Hiring outside of the box: Why these Colorado companies care more about what's not on your resume

by April Bohnert
September 13, 2018

Being the perfect person for a job isn’t always about having the perfect skill set. In fact, it’s often what’s not on your resume that stands out most to hiring managers. But if it’s not just your hard skills recruiters are interested in, what else are they taking into account?

We talked to three local companies that hire outside of the job description to see what qualities they look for in candidates and how jobseekers can prove they’re the right fit — even if they may not appear so on paper.
 

AdAction Interactive hiring tips Colorado tech
Photo via AdAction Interactive.

AdAction Interactive’s full-service ad platform helps businesses accelerate user acquisition and drive the performance of mobile marketing campaigns on iOS and Android platforms. Director of Data Science Pat Shively — who happens to be part of the hiring team for the open roles of senior product manager, data analyst and junior data scientist — shared his own first-hand experience of being hired without all of the requisite skills, as well as what he looks for in others who may be in the same boat.

 

Give us an example of a time you hired outside of the job skill set. What was missing from the person's resume with regards to job skills? What made you want to hire them anyway?

I was actually hired outside of the skill sets defined in the job description for my current role. AdAction was looking for someone with technical experience using specific software, and I didn’t fit the bill. However, it’s my personal motto that you sell people on what they didn’t know they wanted. To deliver on that from a director level, we’ve since reshaped the department to better fit what the business needs as it relates to data and analytics and how our team can engage with these new challenges and provide solutions.

 

What personal qualities do you look for in a candidate? How are these traits weighted against the technical skills required for a role?

Something that I really value is a candidate’s intellectual curiosity and how they are able to engage with a problem statement. I'm looking for candidates who are practiced at critical thinking and conversing specifically about abstract or unfamiliar problems. They should also be willing to work with others to outline solutions for how to arrive at them. I would say that these qualities are as important to me as any technical skill, and are more difficult to learn than most.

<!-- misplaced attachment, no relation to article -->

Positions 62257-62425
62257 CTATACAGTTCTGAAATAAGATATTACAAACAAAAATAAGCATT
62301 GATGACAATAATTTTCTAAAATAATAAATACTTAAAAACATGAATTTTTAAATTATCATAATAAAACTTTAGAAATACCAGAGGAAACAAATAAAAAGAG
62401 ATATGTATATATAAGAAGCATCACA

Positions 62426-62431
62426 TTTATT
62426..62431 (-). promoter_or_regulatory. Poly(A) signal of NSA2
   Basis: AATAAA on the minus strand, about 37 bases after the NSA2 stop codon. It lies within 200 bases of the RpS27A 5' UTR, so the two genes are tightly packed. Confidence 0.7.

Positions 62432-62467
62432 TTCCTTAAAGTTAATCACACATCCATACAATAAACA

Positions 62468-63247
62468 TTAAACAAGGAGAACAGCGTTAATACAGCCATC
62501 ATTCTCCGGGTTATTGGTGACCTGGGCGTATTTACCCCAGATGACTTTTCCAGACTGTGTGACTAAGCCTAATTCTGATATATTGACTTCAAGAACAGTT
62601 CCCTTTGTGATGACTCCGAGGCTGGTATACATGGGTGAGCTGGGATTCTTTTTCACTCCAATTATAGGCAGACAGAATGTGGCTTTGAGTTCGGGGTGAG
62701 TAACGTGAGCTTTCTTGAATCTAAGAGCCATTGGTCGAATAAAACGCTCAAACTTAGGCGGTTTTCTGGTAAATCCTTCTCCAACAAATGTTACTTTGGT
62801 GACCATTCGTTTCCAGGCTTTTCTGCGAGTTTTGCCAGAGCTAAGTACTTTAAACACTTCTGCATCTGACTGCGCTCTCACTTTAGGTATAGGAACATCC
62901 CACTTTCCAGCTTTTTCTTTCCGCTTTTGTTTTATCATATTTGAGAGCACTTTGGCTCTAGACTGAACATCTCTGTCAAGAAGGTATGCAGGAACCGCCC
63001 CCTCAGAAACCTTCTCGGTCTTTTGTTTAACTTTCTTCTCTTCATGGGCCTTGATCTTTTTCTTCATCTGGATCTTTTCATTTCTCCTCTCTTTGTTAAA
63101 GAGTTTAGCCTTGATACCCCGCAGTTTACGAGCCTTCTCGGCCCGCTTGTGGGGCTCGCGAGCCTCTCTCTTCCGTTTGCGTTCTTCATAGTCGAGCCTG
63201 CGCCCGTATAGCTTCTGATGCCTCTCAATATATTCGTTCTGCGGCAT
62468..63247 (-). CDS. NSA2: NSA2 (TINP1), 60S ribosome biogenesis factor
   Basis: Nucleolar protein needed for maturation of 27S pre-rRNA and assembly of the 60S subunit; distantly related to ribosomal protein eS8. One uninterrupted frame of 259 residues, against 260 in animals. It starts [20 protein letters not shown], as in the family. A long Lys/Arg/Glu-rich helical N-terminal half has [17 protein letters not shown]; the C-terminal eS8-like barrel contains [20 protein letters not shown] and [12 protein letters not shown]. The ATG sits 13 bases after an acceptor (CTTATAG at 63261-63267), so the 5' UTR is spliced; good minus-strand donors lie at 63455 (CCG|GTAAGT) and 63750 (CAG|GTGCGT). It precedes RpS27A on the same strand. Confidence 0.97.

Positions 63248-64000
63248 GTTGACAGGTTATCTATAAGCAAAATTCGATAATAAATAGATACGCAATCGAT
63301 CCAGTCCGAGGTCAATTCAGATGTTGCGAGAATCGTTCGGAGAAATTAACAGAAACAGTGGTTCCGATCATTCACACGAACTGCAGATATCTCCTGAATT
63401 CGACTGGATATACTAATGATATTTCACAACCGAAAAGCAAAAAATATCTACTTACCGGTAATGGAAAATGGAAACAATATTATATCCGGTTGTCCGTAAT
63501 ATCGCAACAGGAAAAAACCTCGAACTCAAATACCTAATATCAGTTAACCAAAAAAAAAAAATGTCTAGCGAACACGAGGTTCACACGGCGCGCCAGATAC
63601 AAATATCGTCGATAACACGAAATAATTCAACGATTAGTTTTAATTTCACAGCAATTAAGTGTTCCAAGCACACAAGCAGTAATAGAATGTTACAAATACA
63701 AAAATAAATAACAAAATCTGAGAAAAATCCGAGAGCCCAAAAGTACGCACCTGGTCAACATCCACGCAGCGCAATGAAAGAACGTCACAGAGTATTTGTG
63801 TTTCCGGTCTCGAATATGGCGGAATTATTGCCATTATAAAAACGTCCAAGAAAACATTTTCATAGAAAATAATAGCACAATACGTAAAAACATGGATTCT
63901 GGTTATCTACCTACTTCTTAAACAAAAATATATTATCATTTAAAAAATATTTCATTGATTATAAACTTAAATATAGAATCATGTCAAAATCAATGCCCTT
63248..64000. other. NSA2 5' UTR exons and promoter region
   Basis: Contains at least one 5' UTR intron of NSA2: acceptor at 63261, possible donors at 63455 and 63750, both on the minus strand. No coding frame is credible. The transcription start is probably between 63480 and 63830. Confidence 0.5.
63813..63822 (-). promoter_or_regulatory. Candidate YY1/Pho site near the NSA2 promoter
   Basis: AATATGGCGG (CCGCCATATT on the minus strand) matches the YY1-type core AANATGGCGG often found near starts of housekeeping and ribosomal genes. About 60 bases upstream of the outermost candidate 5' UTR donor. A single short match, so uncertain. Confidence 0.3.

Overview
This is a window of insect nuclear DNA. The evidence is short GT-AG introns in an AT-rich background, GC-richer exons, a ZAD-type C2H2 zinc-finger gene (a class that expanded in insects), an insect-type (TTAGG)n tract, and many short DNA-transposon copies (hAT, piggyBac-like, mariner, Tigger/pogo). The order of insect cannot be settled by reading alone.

What advice do you have for candidates who want to stand out and prove they'd be a great fit for a role — even if they don't check all of the boxes under the desired skill set?

The biggest disqualifier I experience is when candidates aren't open about their skill gaps. In most cases, candidates aren’t going to check all of the boxes, and as a hiring manager, I’m aware of that as I work to assemble my team. If you’re honest about what you don't know, but demonstrate skills in other areas, it’s often easy to restructure what that specific role looks like or plan their training appropriately during onboarding.

 

Alteryx hiring tips Colorado tech
Photo via Alteryx.

Alteryx’s self-service analytics platform helps data scientists and analysts harness the power of their data, gather valuable insights and share their findings with their teams. Manager of Visualytics Lauren Glogiewicz weighed in on the qualities that matter most to her in a candidate.

 

Give us an example of a time in which you hired outside of the job skill set. What was missing from the person's resume with regards to job skills? What made you want to hire them anyway?

I had been looking for someone with three-to-four years of experience in software development who could jump in on a hard project and be effective immediately. The person I ended up hiring had a degree in something completely unrelated to software development and had recently graduated from a code school.